There are some political ads that have taken on legendary status. In the 1964 presidential campaign, the team behind President Johnson's re-election effort came up with what might be the most famous spot of all times.

The Johnson team wanted to capitalize on opponent Barry Goldwater's alleged willingness to use Atomic weapons. The spot shows a little girl picking petals off of a daisy and counting backwards from 10. When she reaches "1," a mushroom cloud appears on the screen, a tactic which was designed to scare voters that a ballot cast for Goldwater would bring the world closer to Armageddon. Though the spot aired just once, more than three decades later it's still remembered.

On a local basis, there's a spot for Sen. Paul Coverdell's campaign in 1992 that is considered a classic. Coverdell's Democratic opponent was incumbent Sen. Wyche Fowler, and the challenger's road is always toughest. Fate, however, in the form of a phone call from an elderly woman in south Georgia, gave Coverdell a momentum that helped him pull out the election in a tight race.

Chandler says that one night a call came into the Coverdell campaign headquarters from Margie Lopp, of Cuthbert. "She said she had a jingle, and we asked her to sing it over the phone," Chandler remembers. "It was great, and we thought, 'This is the real Georgia. This is something new.' We had an idea that we'd get her to sing her jingle."

The campaign braintrust drove down to Cuthbert to see how Ms. Lopp looked on camera and cast her in the spot. "We put all of our money behind her," explains Chandler. "The spot only ran for a week, but it got so much media coverage that it extended our media dollars tenfold."

The simplicity of Ms. Lopp singing her jingle supporting Coverdell touched a nerve with Georgians seeking an alternative to the perceived ultra-liberal views of Fowler. "A lot of people thought it was annoying and called campaign headquarters with demands to fire the political consultant," says Chandler. "A lot of people were wondering what kind of political commercial it was."

In many ways, the spot was unique, which was one reason it garnered the coverage it did. "We didn't show the candidate," Chandler recalls. "It was a different way of getting Paul Coverdell's name out there. She could hammer Wyche Fowler with a velvet hammer and with humor. Who was going to sling mud on a grandma? Who was going to beat up on her?"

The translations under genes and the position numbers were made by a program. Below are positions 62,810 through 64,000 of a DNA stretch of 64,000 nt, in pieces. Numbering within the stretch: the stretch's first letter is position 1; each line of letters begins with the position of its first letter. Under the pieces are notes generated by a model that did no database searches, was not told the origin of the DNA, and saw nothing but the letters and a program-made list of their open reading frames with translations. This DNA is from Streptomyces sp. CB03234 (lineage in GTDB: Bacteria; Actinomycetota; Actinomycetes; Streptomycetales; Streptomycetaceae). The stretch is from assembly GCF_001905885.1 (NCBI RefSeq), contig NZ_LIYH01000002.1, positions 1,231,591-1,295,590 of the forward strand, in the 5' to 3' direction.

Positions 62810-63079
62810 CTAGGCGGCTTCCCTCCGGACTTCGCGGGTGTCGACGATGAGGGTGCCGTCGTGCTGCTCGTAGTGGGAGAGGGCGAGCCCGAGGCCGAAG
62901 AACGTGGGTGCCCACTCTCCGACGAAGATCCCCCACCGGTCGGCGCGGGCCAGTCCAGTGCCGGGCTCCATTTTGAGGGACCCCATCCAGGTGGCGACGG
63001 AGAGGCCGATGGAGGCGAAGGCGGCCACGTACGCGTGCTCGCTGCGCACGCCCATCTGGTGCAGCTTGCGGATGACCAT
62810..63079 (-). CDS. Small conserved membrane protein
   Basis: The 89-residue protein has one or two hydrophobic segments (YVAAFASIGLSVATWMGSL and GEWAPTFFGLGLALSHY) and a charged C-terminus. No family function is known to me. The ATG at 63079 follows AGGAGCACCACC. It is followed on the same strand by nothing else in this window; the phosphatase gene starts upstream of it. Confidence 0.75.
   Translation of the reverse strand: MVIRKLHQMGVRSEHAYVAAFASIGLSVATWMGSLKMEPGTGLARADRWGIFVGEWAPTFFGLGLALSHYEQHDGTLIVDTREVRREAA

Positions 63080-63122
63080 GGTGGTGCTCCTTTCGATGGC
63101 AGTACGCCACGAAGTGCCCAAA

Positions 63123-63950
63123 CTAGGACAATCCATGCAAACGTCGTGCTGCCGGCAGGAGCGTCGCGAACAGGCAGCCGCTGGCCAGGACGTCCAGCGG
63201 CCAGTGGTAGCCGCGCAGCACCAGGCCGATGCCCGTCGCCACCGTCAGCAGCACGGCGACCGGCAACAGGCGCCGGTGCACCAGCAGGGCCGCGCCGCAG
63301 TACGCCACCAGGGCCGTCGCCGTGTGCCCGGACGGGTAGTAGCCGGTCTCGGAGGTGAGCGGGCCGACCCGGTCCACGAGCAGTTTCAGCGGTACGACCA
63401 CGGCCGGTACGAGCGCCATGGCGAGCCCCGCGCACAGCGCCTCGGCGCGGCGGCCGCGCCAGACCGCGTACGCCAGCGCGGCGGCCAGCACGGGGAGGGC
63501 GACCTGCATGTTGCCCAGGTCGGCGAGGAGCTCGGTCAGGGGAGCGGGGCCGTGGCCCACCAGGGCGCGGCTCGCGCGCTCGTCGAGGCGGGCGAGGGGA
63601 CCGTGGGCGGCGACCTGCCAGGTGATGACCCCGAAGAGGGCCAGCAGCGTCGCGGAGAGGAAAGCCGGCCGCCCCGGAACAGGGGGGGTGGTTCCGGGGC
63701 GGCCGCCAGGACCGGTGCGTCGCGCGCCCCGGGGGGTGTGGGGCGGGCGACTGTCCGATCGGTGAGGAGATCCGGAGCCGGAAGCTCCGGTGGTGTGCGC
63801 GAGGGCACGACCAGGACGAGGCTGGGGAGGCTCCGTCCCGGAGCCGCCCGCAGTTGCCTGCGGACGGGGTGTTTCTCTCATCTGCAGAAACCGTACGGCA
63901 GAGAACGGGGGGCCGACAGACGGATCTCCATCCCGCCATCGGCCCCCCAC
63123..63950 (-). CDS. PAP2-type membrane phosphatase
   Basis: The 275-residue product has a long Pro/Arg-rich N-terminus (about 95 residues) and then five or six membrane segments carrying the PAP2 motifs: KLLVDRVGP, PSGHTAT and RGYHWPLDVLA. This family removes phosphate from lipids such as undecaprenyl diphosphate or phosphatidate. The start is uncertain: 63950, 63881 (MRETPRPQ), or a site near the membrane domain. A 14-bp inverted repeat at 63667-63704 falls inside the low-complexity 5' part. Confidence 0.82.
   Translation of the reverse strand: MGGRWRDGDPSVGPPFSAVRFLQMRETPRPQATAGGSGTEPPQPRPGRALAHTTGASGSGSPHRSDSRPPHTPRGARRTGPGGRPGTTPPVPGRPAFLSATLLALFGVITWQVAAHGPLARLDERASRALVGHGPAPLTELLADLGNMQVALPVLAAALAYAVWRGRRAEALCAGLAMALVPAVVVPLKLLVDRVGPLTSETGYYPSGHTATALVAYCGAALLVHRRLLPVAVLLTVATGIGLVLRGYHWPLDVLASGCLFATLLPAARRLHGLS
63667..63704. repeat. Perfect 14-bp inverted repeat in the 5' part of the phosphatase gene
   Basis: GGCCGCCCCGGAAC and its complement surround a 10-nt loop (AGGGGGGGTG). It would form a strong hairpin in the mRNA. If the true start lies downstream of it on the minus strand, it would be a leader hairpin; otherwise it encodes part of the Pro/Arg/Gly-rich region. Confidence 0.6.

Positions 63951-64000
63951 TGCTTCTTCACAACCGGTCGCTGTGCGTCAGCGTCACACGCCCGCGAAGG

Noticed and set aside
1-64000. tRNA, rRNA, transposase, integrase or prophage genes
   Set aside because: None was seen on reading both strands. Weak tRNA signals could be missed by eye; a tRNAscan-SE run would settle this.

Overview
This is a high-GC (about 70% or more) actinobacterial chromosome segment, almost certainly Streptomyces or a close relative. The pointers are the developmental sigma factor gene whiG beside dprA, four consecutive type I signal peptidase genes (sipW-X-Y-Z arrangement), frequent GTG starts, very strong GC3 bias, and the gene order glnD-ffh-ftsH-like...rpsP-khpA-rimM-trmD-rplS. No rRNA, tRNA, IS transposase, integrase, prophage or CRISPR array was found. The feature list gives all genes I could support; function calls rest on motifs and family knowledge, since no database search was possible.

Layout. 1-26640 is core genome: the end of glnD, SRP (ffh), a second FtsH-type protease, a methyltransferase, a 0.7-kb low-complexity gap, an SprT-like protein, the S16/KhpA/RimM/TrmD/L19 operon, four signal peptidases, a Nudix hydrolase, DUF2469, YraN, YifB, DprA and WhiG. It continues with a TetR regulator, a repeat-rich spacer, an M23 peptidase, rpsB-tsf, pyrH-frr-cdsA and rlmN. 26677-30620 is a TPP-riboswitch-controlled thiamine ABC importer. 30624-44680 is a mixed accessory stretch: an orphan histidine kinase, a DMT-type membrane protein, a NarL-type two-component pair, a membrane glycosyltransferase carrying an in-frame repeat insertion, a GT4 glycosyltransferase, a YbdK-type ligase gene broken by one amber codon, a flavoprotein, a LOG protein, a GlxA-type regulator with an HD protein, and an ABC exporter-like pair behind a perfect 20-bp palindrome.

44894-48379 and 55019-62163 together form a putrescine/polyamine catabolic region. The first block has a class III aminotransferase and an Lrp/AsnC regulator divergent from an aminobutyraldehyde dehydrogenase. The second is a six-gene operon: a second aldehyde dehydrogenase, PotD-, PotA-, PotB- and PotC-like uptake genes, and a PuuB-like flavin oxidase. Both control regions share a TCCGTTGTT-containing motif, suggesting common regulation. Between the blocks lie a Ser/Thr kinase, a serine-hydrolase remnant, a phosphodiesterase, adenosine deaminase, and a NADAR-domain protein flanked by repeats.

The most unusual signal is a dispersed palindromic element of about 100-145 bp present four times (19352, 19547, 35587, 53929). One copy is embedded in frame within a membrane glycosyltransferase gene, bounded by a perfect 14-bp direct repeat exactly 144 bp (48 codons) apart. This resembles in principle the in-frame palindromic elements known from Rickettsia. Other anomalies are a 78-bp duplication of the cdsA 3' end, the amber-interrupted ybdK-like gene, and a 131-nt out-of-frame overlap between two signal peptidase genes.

A generation ago, Georgia was a solid Democratic state. But, with the influx of outsiders and changes in the political spectrum, the Peach State now has a strong two-party system.

That development has probably had the biggest effect on political advertising in Georgia. "The partisan realignment has made for more advertising," says Mead. There are no 'gimme' seats any more."

"In the old days in Georgia," says Sandler, "if you were a Republican, you had to fight to make yourself a bona fide candidate and give yourself some qualifications. Now, you don't have to do that. It's not just a two-party state in registration, it's also a two-party state in how the electorate looks at candidates. We no longer have to hide the fact we're Republicans. If it used to be a four-stage election process in advertising, it's now a three-stage process."

In recent years, it seems the tenor of political advertising has become slightly less civil than an average episode of the Jerry Springer Show.

Rather than be discussions on the issues concerning the electorate, most ads either position their candidate as the greatest leader since George Washington, or paint the opponent as a cross between Pontius Pilate, Benedict Arnold, and Saddam Hussein.